Do Grandparents Have Child Custody Rights?
Being a grandparent is very rewarding for many people. That’s why it’s understandable that grandparents would want to know what rights they have regarding custody or visitation with respect to their grandchildren. Arizona law does allow what is called “third-party rights”. Essentially, a third party can apply to get custody of a child under certain circumstances. For example, if they feel the child’s parents or legal guardian(s) are not capable of making safe, sound judgments, and the child could be in danger, they can petition the court for custody. Their case has to meet a laundry list of factors, and they need to show “clear and convincing evidence” that the child would be better off in their care.
Do Grandparents Get Visitation?
Much like custody matters, grandparents can file for visitation rights with the court. At least one of the following factors must be met:
- One of the legal parents is deceased;
- The legal parents of the child were never married; or
- The legal parents were married and have been divorced for at least three months.
The court will consider many elements when determining grandparent visitation rights, including:
- The relationship between the grandparents and the child;
- The reason the grandparents have filed the petition;
- If anyone objects to the petition, the reason behind their objection;
- The amount of visitation requested and what kind of impact that time will have on the child’s schedule; and
- Whether or not it behooves the child to maintain a relationship with their extended family (generally a factor considered if one or more of the child’s legal parents is deceased).
If possible, the court will schedule the grandparent’s visitation during the times the child is with the related parent. For example, the child’s visitation with his maternal grandparents will coincide with the time the child is residing at his mother’s home.
Can Grandparent’s Rights Automatically Terminate?
Grandparent’s visitation rights do not automatically terminate when a child moves away. In this situation, a grandparent could ask the court to modify the visitation schedule. The court will review the change and decide if it’s in the child’s best interest to continue visitation after they have relocated.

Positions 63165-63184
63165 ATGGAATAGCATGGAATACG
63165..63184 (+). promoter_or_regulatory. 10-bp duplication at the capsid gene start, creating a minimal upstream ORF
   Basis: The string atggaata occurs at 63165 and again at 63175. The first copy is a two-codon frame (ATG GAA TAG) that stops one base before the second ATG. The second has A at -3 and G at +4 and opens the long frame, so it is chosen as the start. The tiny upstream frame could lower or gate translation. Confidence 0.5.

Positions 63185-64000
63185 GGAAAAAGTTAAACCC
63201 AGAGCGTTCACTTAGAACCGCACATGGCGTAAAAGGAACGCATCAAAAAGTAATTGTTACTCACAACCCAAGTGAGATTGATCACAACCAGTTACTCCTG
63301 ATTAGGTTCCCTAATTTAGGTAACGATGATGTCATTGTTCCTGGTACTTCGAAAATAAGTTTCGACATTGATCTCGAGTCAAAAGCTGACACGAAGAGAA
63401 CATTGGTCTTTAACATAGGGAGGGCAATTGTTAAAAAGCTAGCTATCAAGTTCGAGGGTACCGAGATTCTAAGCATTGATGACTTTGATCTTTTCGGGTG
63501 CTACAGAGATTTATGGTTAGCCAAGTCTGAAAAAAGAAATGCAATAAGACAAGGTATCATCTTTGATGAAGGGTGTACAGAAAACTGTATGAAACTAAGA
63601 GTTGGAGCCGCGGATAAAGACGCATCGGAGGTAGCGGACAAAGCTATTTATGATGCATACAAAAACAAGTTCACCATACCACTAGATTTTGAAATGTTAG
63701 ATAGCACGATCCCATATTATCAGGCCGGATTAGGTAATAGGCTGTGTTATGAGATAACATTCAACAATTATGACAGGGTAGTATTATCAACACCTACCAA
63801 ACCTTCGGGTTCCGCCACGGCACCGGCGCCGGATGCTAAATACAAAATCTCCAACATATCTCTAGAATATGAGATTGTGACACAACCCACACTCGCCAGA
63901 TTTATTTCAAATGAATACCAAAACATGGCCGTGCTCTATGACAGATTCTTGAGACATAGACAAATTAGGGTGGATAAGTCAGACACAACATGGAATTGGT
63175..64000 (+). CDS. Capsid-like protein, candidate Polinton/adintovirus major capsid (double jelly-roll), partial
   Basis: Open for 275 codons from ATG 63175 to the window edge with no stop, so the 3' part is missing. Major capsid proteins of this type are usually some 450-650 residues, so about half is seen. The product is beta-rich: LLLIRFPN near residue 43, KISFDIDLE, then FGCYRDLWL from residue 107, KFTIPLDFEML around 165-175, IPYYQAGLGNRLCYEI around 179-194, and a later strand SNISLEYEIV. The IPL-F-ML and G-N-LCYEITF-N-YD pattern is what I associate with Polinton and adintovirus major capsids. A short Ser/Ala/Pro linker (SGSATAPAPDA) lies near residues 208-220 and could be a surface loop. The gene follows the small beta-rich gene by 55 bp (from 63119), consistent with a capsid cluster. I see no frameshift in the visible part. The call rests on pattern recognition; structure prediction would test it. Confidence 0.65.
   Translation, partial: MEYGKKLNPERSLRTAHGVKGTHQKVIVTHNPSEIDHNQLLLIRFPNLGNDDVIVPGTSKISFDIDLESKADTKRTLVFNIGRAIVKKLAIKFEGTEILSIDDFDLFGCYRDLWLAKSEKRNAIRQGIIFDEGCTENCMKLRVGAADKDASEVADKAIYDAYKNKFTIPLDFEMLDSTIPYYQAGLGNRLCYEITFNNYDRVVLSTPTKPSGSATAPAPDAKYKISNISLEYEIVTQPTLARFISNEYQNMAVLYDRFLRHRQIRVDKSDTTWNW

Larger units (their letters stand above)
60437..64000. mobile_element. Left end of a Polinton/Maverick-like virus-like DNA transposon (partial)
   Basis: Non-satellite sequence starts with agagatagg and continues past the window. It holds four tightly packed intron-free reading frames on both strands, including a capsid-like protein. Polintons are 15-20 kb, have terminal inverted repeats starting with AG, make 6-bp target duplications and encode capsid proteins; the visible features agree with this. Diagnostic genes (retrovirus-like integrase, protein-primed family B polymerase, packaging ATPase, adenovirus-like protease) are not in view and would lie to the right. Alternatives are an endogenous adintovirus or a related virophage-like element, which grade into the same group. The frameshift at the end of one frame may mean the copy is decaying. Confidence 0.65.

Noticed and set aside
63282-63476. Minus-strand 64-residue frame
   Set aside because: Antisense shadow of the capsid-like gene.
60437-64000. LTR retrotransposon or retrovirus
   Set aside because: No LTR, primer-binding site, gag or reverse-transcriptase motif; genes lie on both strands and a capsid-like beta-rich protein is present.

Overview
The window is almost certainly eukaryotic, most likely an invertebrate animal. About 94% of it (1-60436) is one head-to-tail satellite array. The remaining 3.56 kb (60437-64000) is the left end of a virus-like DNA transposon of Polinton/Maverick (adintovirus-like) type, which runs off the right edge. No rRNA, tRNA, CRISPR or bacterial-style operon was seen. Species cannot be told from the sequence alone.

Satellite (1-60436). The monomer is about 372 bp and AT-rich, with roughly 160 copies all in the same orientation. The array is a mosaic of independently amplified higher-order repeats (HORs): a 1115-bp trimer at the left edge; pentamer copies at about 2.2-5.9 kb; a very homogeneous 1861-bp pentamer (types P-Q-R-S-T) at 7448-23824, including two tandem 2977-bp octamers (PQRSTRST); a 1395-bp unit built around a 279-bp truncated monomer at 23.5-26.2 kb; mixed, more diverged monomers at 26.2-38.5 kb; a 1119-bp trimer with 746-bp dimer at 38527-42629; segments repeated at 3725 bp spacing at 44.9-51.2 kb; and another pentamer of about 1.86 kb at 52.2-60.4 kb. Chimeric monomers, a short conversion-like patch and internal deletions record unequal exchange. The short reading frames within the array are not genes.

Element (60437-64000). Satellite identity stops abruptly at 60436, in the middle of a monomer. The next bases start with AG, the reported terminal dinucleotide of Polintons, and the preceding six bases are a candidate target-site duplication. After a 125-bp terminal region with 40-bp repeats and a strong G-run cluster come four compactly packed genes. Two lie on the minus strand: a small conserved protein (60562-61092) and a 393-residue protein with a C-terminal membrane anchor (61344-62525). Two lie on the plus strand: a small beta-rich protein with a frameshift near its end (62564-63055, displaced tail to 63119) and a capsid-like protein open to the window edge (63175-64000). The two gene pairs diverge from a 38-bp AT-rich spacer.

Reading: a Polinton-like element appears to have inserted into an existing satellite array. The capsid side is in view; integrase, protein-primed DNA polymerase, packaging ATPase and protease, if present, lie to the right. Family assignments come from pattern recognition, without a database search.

In the event that the child is adopted, the grandparent’s visitation rights would be automatically terminated. However, this does not happen if a legal parent remarries and the child’s stepparent adopted them.
Talk to A Divorce Attorney
Visitation and custody rights can get tricky for anyone who is not a child’s legal parent or guardian. The divorce attorneys at Udall Shumway, PLC have considerable experience with these areas. We are available to talk about your situation and help you request visitation so you can continue to enjoy your relationship with your grandchildren.
This blog should be used for informational purposes only. It does not create an attorney-client relationship with any reader and should not be construed as legal advice. If you need legal advice regarding Grandparents Have Child Custody Rights, or any other family law issue, please feel free to contact Sheri D. Shepard at 480.461.5300, log on to udallshumway.com, or contact an attorney in your area. Udall Shumway PLC is located in Mesa, Arizona and is a full service law firm. We assist Individuals, families, businesses, schools and municipalities in Mesa and the Phoenix/East Valley.